As the weather thaws, the city hosts Canada’s biggest flower and garden festival, fun-filled ComiCon and, in May, Canadian Music Week, packed with workshops, talks and 1,000 bands performing at 60-plus venues downtown. Also in May, Doors Open is a great way to nose inside the city’s most significant, and usually off-limits, buildings.

Summer sees peak festival fever. There’s rainbow-festooned Pride (one of the world’s biggest Pride celebrations), a lively theatrical Fringe and major music festivals spanning jazz, electronica, salsa, indie, classical, buskers and more. Indeed, the whole globe is represented – at events like the irrepressible and outrageously befeathered Caribbean Carnival and the Small World Festival, which brings the sounds of Mali, Korea, Cuba and more to the city.

Autumn doesn’t let up. The Toronto International Film Festival, the world’s largest public film fest with more than 300 screenings, sees celebs and movie-buffs descend on the city. That’s followed by big-name authors attending the Word on the Street lit-fest, lots of Halloween spookiness, a big lakeside blues bash and an authentically Bavarian and beer-filled Oktoberfest. Cheers!

Hockey Hall of Fame (Dreamstime)

– Pride Toronto

By exploring Toronto, you begin to get a grasp on what it means to be Canadian. The city is chock-full of cultural institutions and under-the-skin experiences that give an insight into this vast country and its psyche.

Uncover First Nations heritage at the excellent Art Gallery of Ontario, home to the largest collection of Canadian art in the world, and at the McMichael Canadian Art Collection, home to thousands of works by celebrated First Nations, Métis, Inuit and contemporary artists. Learn more at the Native Canadian Centre, see First Nations footwear at the Bata Shoe Museum, join the First Story bus tour, which visits some of the city’s pre-contact landmarks, or try contemporary dishes inspired by traditional Aboriginal cuisine at restaurant Boralia.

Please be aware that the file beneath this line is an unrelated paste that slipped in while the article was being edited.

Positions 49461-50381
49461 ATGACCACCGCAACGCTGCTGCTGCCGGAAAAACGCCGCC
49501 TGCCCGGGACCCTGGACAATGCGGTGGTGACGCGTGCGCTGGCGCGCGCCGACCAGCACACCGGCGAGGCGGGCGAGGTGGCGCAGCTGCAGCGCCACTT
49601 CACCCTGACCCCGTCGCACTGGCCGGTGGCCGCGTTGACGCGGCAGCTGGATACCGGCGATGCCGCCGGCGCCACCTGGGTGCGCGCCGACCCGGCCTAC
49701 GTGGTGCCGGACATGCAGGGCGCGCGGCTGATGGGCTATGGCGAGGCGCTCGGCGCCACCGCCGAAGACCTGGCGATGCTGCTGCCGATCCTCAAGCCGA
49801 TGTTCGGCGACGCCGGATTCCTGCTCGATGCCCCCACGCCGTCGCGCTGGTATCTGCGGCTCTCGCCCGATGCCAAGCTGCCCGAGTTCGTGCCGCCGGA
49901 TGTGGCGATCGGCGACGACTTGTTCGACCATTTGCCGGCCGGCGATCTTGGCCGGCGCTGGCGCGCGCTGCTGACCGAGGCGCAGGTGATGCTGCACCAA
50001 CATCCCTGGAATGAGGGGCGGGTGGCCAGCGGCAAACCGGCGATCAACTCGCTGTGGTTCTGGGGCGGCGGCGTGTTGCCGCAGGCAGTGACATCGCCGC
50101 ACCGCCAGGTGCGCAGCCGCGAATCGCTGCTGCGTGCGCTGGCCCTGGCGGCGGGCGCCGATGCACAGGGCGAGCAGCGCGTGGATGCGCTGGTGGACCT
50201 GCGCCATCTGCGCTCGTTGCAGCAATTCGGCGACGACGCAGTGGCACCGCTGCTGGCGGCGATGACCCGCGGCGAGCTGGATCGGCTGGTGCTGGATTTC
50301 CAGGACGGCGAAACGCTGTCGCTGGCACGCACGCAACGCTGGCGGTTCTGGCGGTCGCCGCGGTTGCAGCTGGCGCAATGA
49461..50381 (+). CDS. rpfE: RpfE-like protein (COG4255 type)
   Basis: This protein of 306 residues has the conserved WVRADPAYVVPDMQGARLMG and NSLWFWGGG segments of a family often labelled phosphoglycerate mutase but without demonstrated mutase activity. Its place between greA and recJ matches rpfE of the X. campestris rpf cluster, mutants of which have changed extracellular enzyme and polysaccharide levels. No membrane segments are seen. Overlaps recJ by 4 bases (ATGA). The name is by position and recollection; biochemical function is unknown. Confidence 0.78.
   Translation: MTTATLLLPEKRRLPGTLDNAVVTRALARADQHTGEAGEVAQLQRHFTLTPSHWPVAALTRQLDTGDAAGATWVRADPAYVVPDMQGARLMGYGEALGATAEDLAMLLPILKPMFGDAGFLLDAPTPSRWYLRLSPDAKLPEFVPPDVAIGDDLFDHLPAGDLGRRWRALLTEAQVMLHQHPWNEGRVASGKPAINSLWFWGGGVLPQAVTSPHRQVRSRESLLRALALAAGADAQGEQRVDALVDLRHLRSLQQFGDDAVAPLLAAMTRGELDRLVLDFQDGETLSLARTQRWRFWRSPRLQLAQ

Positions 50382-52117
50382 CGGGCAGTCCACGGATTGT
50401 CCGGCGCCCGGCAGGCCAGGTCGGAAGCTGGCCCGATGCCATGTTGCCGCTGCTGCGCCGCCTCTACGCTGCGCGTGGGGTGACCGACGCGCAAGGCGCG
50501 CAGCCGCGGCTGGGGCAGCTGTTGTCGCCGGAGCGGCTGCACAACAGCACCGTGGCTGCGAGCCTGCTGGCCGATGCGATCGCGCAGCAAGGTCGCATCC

First Nations peoples settled the Toronto area 11,000 years ago. Wandering around the city’s eclectic neighbourhoods will introduce you to more recent settlers: from the red-n-gold storefronts of Chinatown to the gelatarias of Little Italy and the soccer-screening bars of Portugal Village. For more contemporary cultural references, head to the Canadian Broadcasting Corporation, a shrine to the country’s radio and small-screen stars; you can visit the museum and, if your timing is right, join the audience of a TV taping. Or head to the Hockey Hall of Fame, where Canada’s national sport is celebrated with gusto.

Of course, Canada is also about wilderness, and it’s easy to experience a little frontiersmanship without leaving the city limits. Rent a kayak or book a guided trip in a voyageur canoe to paddle through the many channels and lagoons of the Toronto Islands, a haven of secluded beaches and bird sanctuaries in sight of the skyscrapers.

Want to go a little further? Two of Canada’s most alluring provincial parks are within a few hours drive of Toronto. Enormous Algonquin offers maple-cloaked hills, rocky ridges, 1,500 lakes and 3,000 moose to hike and canoe amid. Smaller Killarney has bigger mountains, cranberry bogs, lakeside beaches and a real sense of space and peace.